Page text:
He considered that a necessary and self-conditioned law of life was that the child proceeded from some invisible, unchangeable implicit unity which acted in harmony with a corresponding cosmic unity and that the link between the nature and life of the child with the nature and life of the cosmos was made through playthings. These were designed in geometrical forms and through handling, observing and imitating actions arising from them, symbolical and meaningful play resulted. The sphere and the cube together represented Knowledge, Beauty and Life, the sphere predominantly corresponding with the feelings or heart, (affective) and the cube to the thought and intellect (cognitive). The conceptual understanding of geometrical cubic forms occurred through a metaphorical dance in which the child became acquainted with surfaces, sides, edges and lines which Froebel called dance forms. In Pedagogics of the Kindergarten (1851), he illustrated his ideas in the form of what he termed 'Movement Plays' imaginative experiences in dance, drama and music arising from a basic stimulus leading to doing and creating.
Froebel's dreams drifted around for half a century before finding their way into the grad-grind realities of many a Victorian classroom in England and although the practical application of Froebel's ideas were first introduced into the private schools when 'kindergarten' units were opened, for the public sector of education the impetus came during the early years of the twentieth century, when through the auspices of the Froebel Society (founded 1874) changes in curriculum content and teaching approaches were made. This was aided by the Elementary Code of 1904 which allowed more liberal approaches to infiltrate prescribed practice. Teachers were able to offer fundamental work in science and the humanities and observation, reasoning and thoughtful expression were seen as modes of acquiring knowledge. Mrs. Roadknight, an inspector for the City of Nottingham Education Committee from its instigation in 1902 until her retirement in 1919 was a local visionary, a progressive, free-thinking person who was highly respected by the teachers in the Nottingham schools. The changes she made were essentially Froebellian, indeed she encouraged the formation of the Nottingham Branch of the Froebel Society in 1906. The foremost speakers in education were given a platform for their ideas and in this way Froebel's idealistic vision became an actuality in this industrial city where teachers themselves were working experimentally to discover effective means of learning.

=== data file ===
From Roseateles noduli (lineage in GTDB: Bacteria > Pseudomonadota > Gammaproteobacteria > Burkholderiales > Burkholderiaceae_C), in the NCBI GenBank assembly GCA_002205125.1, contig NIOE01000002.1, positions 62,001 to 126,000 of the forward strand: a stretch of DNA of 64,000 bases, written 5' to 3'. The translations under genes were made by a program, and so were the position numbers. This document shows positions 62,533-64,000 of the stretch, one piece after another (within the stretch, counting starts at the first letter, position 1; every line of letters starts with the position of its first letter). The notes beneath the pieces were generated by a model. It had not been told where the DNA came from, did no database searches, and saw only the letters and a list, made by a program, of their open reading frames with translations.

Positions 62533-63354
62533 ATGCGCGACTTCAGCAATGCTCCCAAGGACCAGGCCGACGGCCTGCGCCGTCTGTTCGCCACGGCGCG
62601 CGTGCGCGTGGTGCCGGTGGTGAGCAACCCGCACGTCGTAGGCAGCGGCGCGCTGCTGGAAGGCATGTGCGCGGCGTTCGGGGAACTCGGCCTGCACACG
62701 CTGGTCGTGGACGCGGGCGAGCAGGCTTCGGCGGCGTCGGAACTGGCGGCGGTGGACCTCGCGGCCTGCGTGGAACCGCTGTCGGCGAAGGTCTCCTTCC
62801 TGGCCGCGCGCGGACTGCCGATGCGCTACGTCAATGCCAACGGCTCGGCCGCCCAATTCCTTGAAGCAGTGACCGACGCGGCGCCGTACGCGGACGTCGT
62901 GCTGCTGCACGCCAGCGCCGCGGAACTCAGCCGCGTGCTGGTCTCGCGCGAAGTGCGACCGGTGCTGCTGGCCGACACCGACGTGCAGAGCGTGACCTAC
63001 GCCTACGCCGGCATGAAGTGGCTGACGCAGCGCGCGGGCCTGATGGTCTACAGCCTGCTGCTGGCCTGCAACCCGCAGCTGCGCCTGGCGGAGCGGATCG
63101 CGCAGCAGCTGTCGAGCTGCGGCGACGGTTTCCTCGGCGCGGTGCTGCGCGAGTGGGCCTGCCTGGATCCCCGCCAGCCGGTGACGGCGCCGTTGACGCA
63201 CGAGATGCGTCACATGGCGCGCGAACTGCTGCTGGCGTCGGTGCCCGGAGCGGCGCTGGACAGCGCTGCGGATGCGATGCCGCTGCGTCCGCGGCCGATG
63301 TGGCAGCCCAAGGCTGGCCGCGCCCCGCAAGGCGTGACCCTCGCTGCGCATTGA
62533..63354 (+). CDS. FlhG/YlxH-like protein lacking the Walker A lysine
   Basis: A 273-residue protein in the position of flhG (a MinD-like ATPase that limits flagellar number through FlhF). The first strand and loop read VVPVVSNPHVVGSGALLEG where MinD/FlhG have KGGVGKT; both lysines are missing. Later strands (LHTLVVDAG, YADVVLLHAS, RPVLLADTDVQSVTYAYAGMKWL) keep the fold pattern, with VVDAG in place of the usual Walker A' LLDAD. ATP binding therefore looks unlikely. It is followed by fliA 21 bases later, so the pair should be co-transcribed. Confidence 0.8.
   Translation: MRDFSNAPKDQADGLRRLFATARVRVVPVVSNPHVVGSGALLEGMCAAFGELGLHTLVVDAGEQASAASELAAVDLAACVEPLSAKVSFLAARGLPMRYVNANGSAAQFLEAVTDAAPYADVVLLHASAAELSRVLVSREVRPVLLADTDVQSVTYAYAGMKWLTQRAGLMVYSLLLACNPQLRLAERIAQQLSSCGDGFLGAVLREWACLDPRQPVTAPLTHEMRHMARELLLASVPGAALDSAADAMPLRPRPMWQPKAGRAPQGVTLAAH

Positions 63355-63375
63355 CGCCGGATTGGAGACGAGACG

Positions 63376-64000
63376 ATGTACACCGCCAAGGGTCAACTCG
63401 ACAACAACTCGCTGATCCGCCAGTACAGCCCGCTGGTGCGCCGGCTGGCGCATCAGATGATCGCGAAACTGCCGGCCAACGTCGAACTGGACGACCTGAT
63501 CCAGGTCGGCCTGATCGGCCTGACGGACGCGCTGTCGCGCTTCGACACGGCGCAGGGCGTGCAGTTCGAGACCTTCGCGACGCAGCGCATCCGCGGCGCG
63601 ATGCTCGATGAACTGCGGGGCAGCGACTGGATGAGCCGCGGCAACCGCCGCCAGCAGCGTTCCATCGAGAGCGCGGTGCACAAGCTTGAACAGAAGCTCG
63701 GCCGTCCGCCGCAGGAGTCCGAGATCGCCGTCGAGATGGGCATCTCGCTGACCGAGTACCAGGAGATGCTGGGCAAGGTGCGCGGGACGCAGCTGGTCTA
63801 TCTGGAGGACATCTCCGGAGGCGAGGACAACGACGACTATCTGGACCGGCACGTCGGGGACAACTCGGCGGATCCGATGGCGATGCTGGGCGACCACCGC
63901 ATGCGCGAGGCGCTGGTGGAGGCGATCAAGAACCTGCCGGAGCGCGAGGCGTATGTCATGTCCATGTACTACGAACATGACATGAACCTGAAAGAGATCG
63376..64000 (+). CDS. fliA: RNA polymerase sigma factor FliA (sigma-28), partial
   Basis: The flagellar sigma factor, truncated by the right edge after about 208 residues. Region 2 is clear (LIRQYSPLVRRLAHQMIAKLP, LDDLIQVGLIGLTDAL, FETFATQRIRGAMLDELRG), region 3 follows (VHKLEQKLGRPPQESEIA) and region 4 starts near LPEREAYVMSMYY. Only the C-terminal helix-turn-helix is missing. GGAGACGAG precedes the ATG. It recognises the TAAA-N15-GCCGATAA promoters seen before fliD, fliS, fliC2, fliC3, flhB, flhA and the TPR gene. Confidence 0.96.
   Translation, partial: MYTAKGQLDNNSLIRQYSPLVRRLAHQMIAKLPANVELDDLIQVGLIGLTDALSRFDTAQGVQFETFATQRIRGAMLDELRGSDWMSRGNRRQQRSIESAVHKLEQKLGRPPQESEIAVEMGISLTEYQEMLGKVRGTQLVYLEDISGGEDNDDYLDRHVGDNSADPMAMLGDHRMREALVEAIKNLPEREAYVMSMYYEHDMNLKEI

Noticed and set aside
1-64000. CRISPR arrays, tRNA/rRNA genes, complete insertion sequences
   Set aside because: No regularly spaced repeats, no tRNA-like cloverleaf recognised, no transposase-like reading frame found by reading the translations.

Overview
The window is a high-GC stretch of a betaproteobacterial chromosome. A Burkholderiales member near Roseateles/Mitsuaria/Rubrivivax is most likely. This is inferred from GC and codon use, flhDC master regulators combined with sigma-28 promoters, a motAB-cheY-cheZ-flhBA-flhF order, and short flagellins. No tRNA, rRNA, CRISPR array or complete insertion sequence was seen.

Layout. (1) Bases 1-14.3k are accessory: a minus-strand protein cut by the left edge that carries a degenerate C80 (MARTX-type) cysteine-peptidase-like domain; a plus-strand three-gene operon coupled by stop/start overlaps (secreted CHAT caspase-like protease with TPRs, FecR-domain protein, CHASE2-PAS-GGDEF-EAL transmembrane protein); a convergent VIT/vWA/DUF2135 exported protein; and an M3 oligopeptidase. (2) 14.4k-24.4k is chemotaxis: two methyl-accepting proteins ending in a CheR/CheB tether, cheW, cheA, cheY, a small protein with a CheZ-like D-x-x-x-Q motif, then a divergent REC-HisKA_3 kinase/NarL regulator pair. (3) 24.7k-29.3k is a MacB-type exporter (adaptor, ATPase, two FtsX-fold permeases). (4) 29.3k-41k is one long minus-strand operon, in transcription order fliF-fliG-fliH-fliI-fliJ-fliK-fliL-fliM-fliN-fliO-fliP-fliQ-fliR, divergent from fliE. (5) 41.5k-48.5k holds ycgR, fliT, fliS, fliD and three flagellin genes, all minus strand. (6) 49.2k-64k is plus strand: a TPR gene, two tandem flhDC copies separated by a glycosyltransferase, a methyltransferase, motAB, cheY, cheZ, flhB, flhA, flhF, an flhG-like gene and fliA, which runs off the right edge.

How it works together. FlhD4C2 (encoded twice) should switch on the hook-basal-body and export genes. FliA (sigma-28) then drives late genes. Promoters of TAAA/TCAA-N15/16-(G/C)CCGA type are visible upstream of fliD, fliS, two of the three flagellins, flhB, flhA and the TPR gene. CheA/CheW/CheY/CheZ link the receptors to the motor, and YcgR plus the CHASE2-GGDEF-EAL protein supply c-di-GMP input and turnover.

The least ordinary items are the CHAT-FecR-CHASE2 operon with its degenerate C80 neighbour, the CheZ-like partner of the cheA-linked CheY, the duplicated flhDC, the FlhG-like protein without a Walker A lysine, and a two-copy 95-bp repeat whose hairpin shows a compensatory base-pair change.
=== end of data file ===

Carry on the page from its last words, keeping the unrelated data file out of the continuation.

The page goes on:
Mrs. Roadknight's legacy, recorded through her annual reports between the years 1903 - 1915, reveals the growing importance of the arts activities as part of an holistic educational process. Children were taught to draw large objects in coloured chalks on straw boards, on the floor or on boards placed round the walls which were used for free and memory drawing. Designing and building were taught by means of Kindergarten gifts, small wooden bricks, tablets, sticks, thread, rings, shells, beans and seeds. Early experiments with painting took place, picture lessons cultivated language development with intelligent verbal descriptions while rational exercises, movement plays, and Kindergarten Games were taken in the playground when the weather permitted. Social outings were organised and conferences were held between the members, teachers and inspectors encouraging intelligent co-ordination of work and collaboration. The set purpose in the Infant Schools was to form and strengthen Thought, Power, Imagination, and Individuality more readily achieved as antiquated galleries were removed from the schools creating greater space for movement.
Teachers were taking full advantage of the freedom given to them by the Code, and were adopting to the new order of things with zeal and enthusiasm and by 1913/14 the Infant Schools of the City ranked amongst the first in the country owing, wrote Mrs. Roadknight, 'to the zeal, sympathy and intelligent co-operation of the teachers, and to the valuable lectures and demonstrations given under the auspices of the Nottingham Branch of the Froebel Society.' (2) She had continued to attend meetings, and visit teachers in their schools throughout the city, travelling each day by train and tram, encouraging teachers to make systematic observations of children's work, note and record them and succeeding in raising the profile of the arts and deepening the understanding of them - 'expression plays, dramatising of fairy tales, and simple eurhythmics form a part of all well-thought out schemes of work.' (3)
(2) City of Nottingham Education Committee Minutes. 1913/14.
(3) City of Nottingham Education Committee Minutes. 1913/14.
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